Today we are pleased to see the publication of a practical and accessible guide we have co-developed alongside Russell Webster and a team of experts by experience for best supporting people with lived experience who use their lived experience in volunteering roles. The guide is aimed at people with lived experience, providers and commissioners and offers practical tips around what people with lived experience should expect from volunteering roles and what providers can do to deliver inclusive volunteering opportunities that consider the needs and experiences of people with lived experience and also support their development and progression.
The guide covers topics including recruitment, training, ongoing support, developing work skills, help finding paid work, providing financial help to support volunteering and control and choice, and also includes links to other helpful resources. In addition to being informed by a team of experts by experience, the guide has also been informed by 253 service user volunteers who took part in a survey around their experiences within the criminal justice, drug and alcohol, homelessness and multiple complex needs sectors.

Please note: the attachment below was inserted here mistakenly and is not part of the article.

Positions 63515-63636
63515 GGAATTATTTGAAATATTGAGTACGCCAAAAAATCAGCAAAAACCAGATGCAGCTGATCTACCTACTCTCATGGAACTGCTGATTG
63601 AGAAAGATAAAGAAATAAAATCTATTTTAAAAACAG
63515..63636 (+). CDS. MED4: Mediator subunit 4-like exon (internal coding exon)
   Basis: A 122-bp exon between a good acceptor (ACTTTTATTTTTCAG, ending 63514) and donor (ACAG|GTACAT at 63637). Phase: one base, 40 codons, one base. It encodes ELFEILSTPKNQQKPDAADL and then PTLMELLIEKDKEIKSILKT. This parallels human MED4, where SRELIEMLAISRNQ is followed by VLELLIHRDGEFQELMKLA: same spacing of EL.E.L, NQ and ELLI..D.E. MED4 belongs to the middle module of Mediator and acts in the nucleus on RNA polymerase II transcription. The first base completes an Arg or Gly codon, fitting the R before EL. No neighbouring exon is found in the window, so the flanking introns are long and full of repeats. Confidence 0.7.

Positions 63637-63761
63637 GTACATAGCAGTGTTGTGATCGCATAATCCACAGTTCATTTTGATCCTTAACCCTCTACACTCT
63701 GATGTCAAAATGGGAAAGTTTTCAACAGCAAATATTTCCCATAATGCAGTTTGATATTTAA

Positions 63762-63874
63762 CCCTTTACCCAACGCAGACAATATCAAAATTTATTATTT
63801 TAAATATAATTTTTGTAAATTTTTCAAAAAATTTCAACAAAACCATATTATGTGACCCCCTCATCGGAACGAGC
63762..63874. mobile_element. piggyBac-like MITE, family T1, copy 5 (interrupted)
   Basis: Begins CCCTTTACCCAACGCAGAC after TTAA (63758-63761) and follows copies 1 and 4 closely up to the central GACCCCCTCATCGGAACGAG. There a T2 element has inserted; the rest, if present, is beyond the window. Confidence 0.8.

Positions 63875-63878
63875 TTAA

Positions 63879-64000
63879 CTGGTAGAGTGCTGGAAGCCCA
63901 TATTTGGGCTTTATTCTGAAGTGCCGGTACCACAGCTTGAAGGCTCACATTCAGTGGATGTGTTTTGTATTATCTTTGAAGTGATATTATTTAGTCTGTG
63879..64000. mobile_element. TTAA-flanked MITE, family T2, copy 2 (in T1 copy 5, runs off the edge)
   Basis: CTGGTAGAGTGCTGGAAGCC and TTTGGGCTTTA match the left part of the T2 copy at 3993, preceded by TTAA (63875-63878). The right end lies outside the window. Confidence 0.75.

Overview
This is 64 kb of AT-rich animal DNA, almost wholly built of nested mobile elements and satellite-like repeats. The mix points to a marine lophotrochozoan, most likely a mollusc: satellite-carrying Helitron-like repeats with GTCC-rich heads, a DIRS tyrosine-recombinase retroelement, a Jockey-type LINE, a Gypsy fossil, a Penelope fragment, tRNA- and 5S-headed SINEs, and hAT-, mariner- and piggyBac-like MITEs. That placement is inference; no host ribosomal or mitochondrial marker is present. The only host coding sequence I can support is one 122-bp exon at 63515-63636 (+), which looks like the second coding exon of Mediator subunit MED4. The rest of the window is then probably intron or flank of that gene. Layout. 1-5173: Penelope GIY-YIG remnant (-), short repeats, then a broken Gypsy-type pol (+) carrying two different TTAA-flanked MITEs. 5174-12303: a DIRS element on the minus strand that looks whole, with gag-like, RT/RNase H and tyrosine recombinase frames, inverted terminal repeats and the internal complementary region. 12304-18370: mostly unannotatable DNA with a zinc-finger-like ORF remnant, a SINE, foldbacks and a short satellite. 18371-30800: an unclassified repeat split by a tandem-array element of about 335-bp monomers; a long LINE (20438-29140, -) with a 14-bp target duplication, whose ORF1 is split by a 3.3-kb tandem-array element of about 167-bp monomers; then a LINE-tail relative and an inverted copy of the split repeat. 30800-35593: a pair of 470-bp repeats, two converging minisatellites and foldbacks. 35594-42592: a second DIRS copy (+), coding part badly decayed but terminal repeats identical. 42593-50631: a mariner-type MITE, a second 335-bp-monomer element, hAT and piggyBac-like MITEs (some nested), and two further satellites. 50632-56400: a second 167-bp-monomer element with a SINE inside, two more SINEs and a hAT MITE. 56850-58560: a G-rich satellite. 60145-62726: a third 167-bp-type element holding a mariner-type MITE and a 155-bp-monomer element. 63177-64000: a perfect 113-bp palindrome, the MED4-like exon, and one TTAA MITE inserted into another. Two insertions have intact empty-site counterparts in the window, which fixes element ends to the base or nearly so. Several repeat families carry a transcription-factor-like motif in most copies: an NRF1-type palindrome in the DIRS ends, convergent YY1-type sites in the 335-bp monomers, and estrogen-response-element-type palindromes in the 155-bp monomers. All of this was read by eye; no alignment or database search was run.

The guide is accompanied by a website which will be updated regularly to reflect the latest news and research related to peer volunteering. The website also includes a platform for people with lived experience to search for opportunities, with providers advertising these opportunities making a commitment to abide by the best practice principles set out in the guide.
This best practice document aims to ensure that organisations provide good quality support to peer volunteers. Discussing the key topics from peer volunteers’ perspective, it offers a set of principles that will guide organisations in developing the most appropriate support structures.
Evidence shows that many people who volunteer as peer mentors benefit from the experience of giving back, building their self-esteem. However, there is also evidence that not all peer volunteers get the support they deserve or have a choice about their volunteer role.
Informed by the lived experience of more than 250 peer volunteers, this document recognises that peer volunteers in different organisations will have different support needs.